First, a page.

Christo Wiese: All I want to know from Steinhoff's Markus Jooste is, ‘Why’?

Almost nine months to the day since Steinhoff began its precipitous fall on December 6 last year, its 57-year-old former CEO Markus Jooste will come out of seclusion to face a grilling at Parliament on Wednesday.  

The man who was once South Africa’s richest, but whose fortune was severely dented by the Steinhoff saga, confirmed he would be watching Jooste on television on Wednesday. 

Asked what he would ask the man who was once like a son to him - but whom he has not seen nor heard from since December 6 - former Steinhoff chairman Christo Wiese says MPs will know exactly what to ask, but his own question would be a simple, "Why?"  

From that day, Jooste disappeared from public view, after sending a WhatsApp message to a select group of confidantes claiming personal responsibility for what happened to the company that billed itself as the challenger brand to the Swedish furniture juggernaut, Ikea.   

Reports have said Jooste is holed up in the Cape seaside village of Hermanus, where he had to ditch plans to build a seaside mansion of unprecedented proportions after Steinhoff’s value plunged.  

"My question is not meant to imply guilt, but I would want to ask: 'Why did you disappear? Why not stay and explain what happened?'

"We are all captives to a lack of knowledge (about what happened) and it will clarify when the PwC report comes out," says Wiese.

SA's Enron

The accounting and audit firm, PwC, has been contracted to get to the bottom of what happened at Steinhoff. It has pulled a multi-disciplinary team of over a hundred people to investigate what has been dubbed South Africa’s Enron – a reference to it being a tectonic corporate scandal.       

Jooste and Wiese's business and personal relationship goes back 36 years to 1982, when the younger businessman was an articled clerk on the audit of Wiese’s private company, according to reports. 

They hit it off, and their business partnership started at PSG, moving on to Steinhoff, where they plotted to take over the global furniture retail world and to globalise their personal fortunes - until it all went horribly wrong.


Wiese is now suing Steinhoff for R59bn through one of his companies. "The case will take a long time, unless creditors and the company can agree on a restructuring plan.

"There are people working together who are contacting us," Wiese told Fin24 on Tuesday. 

Bloomberg reported earlier in 2018 that the company had 12 000 stores, 130 000 people that work there and €20bn turnover before the scandal hit. Steinhoff has 200 subsidiaries and affiliates, and had exposure to lenders and other creditors of almost €18bn at the end of March, according to data compiled by Bloomberg.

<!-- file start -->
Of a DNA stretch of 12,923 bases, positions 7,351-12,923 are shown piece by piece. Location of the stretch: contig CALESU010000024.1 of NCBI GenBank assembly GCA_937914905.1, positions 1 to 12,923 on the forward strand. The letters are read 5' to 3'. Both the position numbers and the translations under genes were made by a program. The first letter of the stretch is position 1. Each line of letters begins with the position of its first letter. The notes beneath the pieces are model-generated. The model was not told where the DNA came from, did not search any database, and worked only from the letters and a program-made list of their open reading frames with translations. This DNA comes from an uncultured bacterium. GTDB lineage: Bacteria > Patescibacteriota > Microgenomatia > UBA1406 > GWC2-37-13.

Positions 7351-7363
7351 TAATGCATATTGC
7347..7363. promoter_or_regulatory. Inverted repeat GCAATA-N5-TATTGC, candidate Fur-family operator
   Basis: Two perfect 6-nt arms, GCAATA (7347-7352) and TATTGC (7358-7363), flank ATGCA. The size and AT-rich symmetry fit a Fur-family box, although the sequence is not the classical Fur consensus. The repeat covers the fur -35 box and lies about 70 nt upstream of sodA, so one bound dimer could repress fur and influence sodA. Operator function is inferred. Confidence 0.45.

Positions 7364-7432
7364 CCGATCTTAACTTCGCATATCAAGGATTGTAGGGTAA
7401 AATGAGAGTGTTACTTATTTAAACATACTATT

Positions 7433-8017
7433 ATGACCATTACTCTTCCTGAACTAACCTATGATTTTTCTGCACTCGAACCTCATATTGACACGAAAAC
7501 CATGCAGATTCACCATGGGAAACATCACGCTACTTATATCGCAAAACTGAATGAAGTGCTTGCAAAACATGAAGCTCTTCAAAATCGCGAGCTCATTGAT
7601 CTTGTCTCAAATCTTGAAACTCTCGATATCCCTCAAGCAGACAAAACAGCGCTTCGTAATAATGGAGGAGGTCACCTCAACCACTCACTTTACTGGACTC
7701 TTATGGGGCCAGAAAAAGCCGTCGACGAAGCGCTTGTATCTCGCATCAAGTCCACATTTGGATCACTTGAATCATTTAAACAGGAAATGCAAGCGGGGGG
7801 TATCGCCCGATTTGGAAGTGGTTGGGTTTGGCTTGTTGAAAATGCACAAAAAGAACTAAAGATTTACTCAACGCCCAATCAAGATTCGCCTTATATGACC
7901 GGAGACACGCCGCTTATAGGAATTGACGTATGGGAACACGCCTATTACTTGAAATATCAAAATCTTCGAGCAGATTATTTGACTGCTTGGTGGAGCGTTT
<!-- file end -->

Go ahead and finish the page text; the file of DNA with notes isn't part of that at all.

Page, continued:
It is registered in the Netherlands with the main stock listing in Frankfurt.

Restructuring options

While Wiese has issued a summons, he has also spoken to current Steinhoff executives to stress it is not his intention to "push the company over", but he is keen to see a restructuring, which could involve debt for equity swaps even though its debt is trading at a huge discount.

"The restructuring options are varied and there are many permutations," said Wiese. His suit is one of several that Steinhoff is staring in the face. Wiese is, in turn, one of the respondents in an R185bn class-action lawsuit filed by investors. 

In August, LHL attorneys filed the whopping damages claim against former directors, bankers and institutional shareholders of Steinhoff in the South Gauteng High Court. 

While South Africans and parliamentarians may believe Jooste’s testimony will be a tell-all, this is unlikely. Wiese says the PwC report, which was commissioned in December last year, is likely to be the final word on exactly what happened at Steinhoff. He notes not even the German tax authorities, who started an investigation into Steinhoff in 2015, have yet taken action against it.

"Doesn’t this raise in your mind that it is not as simple as people make it out to be, if the Germans are still struggling with it four years later? If it were all that simple, why would PwC need 100 people working on it to know exactly what happened?" asks Wiese.

He reckons that if Steinhoff is aiming to sign off its accounts by the end of the year, it can only do so if the PwC report is reflected in the final statements. 

At Steinhoff, insiders expect that Jooste will either try to charm MPs when he appears before Parliament, or that he will lob the blame for what happened with auditors, directors and independent advisors.  

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